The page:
AJC Sepia HBCU of the Week: Dillard University President Emeritus Samuel DuBois Cook

Credit: Phil Skinner

Credit: Phil Skinner

AJC Sepia HBCU of the Week is an occasional series that looks at Historically Black Colleges and Universities

Samuel DuBois Cook became Dillard University’s fourth president in 1974. Under his leadership Dillard’s curriculum was strengthened and expanded and the number and percentage of faculty members holding doctoral degrees increased. He raised the requirements for admission, increased student enrollment by 50 percent, raised significant funds to improve the campus and facilities, and expanded student services. In 1989, Cook created the Dillard University National Conference on Black-Jewish Relations. He added the Japanese studies program in 1990.

I was mentored by Dr. Benjamin E. Mays while I was a student at Morehouse College.

At Dillard University, I tried to improve the academic progress and commitment to life of the mind, reverence for learning and a sense of wonder.

Dillard cared deeply about our students, their abilities and promise.

Meager financial resources had been a severely limiting factor, but it did not prevent striking contributions and achievements of students.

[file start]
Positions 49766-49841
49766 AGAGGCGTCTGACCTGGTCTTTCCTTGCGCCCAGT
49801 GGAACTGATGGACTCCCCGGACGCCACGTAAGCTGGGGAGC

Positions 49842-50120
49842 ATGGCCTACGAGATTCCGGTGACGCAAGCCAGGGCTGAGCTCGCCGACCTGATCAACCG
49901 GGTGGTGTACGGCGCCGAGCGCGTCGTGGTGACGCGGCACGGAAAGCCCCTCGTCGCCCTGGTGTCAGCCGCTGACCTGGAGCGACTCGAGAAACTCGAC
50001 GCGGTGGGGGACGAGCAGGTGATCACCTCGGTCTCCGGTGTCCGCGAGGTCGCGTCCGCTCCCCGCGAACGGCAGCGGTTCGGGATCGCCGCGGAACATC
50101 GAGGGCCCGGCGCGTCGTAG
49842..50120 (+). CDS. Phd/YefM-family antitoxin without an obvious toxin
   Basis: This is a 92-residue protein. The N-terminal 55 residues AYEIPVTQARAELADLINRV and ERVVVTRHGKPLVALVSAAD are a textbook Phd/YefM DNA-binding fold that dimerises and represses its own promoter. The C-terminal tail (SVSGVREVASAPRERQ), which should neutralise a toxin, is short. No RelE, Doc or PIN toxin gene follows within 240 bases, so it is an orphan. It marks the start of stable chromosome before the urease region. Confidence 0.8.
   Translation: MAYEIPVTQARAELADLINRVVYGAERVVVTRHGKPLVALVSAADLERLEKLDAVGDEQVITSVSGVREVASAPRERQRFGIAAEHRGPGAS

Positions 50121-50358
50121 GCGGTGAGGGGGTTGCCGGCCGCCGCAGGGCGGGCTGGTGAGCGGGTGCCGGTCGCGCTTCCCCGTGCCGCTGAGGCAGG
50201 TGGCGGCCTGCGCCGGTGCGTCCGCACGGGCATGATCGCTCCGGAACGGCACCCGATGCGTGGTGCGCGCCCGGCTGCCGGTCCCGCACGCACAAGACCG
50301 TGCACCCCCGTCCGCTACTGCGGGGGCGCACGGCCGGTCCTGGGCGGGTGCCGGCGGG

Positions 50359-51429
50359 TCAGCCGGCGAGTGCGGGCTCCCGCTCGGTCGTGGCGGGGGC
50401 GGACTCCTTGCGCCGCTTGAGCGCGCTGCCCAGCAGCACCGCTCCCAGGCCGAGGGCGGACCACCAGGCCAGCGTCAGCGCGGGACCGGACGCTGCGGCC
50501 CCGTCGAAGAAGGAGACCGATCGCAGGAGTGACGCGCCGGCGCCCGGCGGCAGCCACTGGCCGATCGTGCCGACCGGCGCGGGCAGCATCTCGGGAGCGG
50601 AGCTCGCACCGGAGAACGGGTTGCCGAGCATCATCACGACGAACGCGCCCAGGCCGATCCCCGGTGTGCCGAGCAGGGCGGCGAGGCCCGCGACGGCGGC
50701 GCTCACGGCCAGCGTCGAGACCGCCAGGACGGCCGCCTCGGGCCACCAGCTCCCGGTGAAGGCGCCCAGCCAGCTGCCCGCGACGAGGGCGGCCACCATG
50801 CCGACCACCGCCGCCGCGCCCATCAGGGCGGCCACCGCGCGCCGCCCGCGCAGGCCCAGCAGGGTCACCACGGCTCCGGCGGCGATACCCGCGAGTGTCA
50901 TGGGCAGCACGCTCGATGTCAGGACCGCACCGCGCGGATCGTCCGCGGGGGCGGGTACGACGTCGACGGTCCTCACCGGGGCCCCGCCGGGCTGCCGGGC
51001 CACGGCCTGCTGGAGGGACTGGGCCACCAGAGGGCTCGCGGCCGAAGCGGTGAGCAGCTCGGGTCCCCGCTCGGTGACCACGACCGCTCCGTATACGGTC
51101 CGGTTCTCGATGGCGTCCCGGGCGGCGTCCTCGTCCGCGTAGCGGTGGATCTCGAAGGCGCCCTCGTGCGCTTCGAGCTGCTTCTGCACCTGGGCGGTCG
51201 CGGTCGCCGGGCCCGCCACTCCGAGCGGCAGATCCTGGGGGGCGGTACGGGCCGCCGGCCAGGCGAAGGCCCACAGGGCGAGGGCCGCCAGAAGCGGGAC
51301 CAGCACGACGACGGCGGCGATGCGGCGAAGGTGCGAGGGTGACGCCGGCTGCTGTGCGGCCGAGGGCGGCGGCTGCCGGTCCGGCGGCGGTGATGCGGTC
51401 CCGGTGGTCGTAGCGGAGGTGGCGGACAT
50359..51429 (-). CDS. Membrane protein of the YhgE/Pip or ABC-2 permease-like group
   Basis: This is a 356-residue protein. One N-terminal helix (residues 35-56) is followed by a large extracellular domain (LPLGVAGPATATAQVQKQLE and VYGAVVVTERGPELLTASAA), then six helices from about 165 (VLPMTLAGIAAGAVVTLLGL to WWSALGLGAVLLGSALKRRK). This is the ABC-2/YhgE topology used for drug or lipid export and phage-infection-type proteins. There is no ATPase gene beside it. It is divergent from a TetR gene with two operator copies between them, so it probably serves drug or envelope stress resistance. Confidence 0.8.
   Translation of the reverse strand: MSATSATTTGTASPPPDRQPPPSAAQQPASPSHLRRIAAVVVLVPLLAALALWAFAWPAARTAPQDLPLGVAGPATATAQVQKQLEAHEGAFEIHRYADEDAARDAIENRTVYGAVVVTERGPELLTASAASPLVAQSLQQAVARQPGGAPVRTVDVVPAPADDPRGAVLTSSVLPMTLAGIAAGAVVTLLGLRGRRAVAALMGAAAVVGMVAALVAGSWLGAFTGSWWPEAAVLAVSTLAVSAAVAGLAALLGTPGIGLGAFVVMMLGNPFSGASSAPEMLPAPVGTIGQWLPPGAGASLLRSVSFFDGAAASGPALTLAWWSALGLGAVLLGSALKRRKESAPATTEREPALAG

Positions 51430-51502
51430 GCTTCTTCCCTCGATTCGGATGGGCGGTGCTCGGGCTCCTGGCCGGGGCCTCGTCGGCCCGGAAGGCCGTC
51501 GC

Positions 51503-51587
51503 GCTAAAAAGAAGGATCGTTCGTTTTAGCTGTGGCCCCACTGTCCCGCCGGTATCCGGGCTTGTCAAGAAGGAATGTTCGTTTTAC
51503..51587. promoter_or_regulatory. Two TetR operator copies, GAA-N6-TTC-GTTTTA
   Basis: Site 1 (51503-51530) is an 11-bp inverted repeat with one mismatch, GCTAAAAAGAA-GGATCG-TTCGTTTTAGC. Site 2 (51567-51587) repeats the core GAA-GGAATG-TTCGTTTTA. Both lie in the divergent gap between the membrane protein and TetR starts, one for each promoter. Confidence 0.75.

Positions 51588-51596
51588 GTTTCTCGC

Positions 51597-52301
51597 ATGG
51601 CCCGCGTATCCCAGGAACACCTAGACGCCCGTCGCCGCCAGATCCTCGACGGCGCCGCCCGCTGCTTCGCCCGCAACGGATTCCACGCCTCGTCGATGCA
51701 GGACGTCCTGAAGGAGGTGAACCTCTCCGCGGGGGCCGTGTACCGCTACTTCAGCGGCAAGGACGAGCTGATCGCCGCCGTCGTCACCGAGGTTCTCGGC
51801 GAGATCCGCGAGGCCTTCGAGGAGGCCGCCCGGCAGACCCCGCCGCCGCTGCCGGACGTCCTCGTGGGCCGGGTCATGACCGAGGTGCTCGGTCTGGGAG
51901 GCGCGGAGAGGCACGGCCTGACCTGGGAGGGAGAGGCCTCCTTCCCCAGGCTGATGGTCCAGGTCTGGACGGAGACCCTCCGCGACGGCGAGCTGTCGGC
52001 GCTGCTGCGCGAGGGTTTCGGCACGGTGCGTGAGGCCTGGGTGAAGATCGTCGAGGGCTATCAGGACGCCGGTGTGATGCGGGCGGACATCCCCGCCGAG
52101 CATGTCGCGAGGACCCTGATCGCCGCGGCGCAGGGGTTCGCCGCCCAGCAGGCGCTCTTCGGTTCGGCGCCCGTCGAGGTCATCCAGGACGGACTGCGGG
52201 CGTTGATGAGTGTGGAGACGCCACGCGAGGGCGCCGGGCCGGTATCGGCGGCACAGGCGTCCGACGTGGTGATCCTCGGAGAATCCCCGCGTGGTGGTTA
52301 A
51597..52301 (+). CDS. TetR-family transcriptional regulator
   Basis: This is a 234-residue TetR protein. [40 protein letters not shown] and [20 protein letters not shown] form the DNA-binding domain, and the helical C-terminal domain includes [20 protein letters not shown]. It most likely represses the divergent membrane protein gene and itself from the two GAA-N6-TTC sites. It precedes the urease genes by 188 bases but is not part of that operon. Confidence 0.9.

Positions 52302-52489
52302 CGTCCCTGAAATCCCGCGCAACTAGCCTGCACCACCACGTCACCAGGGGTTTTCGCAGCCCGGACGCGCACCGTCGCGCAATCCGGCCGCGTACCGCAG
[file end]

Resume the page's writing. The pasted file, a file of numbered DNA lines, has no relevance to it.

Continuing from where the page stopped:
Dillard was a source of empowerment and leadership in various forms and dimensions. It produced outstanding role models and a catalyst for historical change.

Dillard tried to improve the academic vision and progress of students by creating cultural exposure and introducing students to a Japanese exchange program and a Black-Jewish Center.

Students were exposed to national scholars in an academic atmosphere through dialogue, differing respectively with civility and without rancor, but with understanding.

A college or university should be open enough for ideas to be explored and ultimately find solutions that might have far reaching effects.

During my tenure, Dillard had the rare experience of having President Gerald Ford come lecture and teach a class.

Dillard provided an outreach program for youth who were bound for incarceration by trying to provide hope and guidance by reaching out to them and others.

I believe that education must be committed to improving the quality of life for all members of society and especially the neediest, the vulnerable, the weak, the disinherited, the poor, the exploited, the downtrodden, the victims of injustice, discrimination and dehumanization.

Education should make us more sensitive to the needs, hurts, wounds, injustices and anguished cries of our neighbors and fellow human beings.